Jones, proprietor of the Olde Bull Inn in the 1930s, is pointing
out some Roman brick in one of the arches in the pub's cellar.
The arches were said to be Roman in origin. Our photographer recently
visited the Bull to get some shots of the cellar. He was disappointed
to find that the arches were filled in and the walls plastered
and painted white. The only feature linking present with past
was the stone steps.
When you look at these arches it's not surprising that according
to local folklore the Bull and Priory were connected by a tunnel.
Excavations in Caerleon have revealed quite a few Roman underground
passages - mostly drains. Gerald of Wales wrote the following
after visiting Caerleon on his tour of Wales in 1188:
"Wherever you look, both within and without the circuit
of these walls, you can see constructions dug deep into the earth,
conduits for water, underground passages and air-vents."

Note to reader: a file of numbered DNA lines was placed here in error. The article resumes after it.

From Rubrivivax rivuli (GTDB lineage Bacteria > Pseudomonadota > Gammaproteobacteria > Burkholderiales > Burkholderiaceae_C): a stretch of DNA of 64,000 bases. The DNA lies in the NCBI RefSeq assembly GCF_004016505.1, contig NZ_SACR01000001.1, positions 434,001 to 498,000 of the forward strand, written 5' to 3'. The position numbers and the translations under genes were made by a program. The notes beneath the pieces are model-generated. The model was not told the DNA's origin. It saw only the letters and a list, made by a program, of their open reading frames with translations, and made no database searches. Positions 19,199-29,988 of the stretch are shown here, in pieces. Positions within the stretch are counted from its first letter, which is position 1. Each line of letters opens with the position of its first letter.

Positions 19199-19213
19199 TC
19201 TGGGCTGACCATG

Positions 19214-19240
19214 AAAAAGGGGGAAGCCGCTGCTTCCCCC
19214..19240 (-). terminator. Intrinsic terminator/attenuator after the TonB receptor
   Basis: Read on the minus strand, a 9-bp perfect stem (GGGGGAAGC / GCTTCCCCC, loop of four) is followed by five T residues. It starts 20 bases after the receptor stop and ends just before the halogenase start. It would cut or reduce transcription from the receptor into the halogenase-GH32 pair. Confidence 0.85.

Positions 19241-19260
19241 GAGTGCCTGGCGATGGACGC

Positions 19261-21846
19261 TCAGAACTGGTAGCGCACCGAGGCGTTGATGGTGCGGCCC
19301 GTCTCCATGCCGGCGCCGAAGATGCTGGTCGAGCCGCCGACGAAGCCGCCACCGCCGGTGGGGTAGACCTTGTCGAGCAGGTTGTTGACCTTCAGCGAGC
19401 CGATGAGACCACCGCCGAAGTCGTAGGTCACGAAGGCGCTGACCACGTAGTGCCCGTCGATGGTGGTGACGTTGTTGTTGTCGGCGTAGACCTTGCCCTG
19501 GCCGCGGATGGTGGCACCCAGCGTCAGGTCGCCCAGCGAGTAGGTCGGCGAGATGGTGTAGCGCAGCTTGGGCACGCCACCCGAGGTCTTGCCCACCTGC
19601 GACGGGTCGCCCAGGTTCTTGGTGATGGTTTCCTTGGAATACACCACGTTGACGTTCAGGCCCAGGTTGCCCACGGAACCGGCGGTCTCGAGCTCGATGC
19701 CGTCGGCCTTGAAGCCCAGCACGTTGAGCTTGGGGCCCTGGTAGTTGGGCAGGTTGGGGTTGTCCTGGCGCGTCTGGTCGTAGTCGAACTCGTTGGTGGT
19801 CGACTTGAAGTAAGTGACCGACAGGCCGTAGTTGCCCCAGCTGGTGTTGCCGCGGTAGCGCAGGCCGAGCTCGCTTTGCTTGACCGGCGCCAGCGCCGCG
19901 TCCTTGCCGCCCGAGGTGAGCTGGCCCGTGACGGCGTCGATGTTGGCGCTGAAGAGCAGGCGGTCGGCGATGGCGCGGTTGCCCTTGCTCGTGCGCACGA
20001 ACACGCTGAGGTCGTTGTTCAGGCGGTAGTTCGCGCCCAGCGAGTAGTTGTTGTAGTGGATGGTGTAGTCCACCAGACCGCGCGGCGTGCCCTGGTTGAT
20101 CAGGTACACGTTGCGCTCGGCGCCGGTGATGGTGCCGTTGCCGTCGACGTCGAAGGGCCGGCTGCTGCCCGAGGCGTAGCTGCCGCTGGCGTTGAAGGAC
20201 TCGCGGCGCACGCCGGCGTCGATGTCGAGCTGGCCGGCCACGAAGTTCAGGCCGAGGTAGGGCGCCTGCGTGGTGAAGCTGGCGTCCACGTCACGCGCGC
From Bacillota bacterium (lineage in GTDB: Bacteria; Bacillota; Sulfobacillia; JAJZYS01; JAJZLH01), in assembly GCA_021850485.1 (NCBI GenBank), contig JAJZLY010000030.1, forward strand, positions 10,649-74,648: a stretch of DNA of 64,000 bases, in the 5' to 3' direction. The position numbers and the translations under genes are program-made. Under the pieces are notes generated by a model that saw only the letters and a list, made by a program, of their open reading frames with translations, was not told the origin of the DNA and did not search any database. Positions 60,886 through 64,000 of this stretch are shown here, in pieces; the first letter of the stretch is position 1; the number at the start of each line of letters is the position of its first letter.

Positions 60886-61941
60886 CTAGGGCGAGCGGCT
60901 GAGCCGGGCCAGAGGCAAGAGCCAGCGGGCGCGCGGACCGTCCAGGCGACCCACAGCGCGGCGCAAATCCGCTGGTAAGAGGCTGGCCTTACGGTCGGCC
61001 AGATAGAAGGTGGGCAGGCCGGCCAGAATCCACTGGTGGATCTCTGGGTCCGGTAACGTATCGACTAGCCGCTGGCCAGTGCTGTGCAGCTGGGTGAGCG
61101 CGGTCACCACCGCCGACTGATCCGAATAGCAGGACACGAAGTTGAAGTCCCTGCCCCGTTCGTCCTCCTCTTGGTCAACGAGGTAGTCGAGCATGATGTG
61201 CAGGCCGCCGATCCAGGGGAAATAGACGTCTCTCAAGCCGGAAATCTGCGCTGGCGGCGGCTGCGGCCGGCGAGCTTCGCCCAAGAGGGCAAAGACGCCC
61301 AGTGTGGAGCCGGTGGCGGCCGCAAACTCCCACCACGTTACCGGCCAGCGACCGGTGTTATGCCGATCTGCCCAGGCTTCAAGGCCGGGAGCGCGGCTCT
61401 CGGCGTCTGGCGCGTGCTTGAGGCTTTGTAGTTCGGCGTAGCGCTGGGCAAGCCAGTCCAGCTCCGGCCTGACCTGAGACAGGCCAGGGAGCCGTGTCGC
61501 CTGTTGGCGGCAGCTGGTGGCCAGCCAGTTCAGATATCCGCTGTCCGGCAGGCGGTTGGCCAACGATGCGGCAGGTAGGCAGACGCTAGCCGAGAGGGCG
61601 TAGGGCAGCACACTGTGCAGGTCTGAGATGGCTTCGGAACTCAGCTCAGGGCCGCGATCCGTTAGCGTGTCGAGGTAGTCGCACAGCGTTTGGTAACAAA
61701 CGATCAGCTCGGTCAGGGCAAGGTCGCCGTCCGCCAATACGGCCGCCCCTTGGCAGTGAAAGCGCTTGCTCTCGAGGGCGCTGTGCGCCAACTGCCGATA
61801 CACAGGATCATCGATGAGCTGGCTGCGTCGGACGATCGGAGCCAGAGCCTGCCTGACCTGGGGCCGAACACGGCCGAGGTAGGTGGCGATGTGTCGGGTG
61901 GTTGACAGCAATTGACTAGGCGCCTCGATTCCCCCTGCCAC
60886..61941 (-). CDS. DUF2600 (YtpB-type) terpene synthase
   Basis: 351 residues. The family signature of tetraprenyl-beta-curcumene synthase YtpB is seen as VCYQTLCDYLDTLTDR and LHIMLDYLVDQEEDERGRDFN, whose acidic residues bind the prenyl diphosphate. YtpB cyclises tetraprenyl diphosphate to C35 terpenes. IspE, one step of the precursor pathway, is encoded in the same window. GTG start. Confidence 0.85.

Peter van Renswoude-Davies has contacted us to say the tunnel is not just folklore, he said:
"I am aware that the use of such passages merely proves a relationship between the two buildings. However I can testify to it's existence and an off-shooting branch heading in the direction of the Hanbury wharf. In the late '70's / early '80's I accompanied my Father and Grandfather (Terance and Cecil Gomer Davies) to the Cellar of the Bull where we took out and replaced the stone blocking the entrance of the tunnel - my Grandfather having taken over Bill Hutchins Building business. Being small and curious I ventured inside, much to the concern of my paternal guardians!"
"The entrance to the tunnel from the Bull is on the right hand side (looking from the entrance end of the cellar, about a metre up the wall). The stone blocking lies some distance into the tunnel, but less than a Metre, and is quite rough, (as I insisted on being the one to place the stones back in, and I wasn't very old at the time). At least that is an accurate description of it as I recall. The last time I took someone down there (with permission) for a look was in the early 1990's."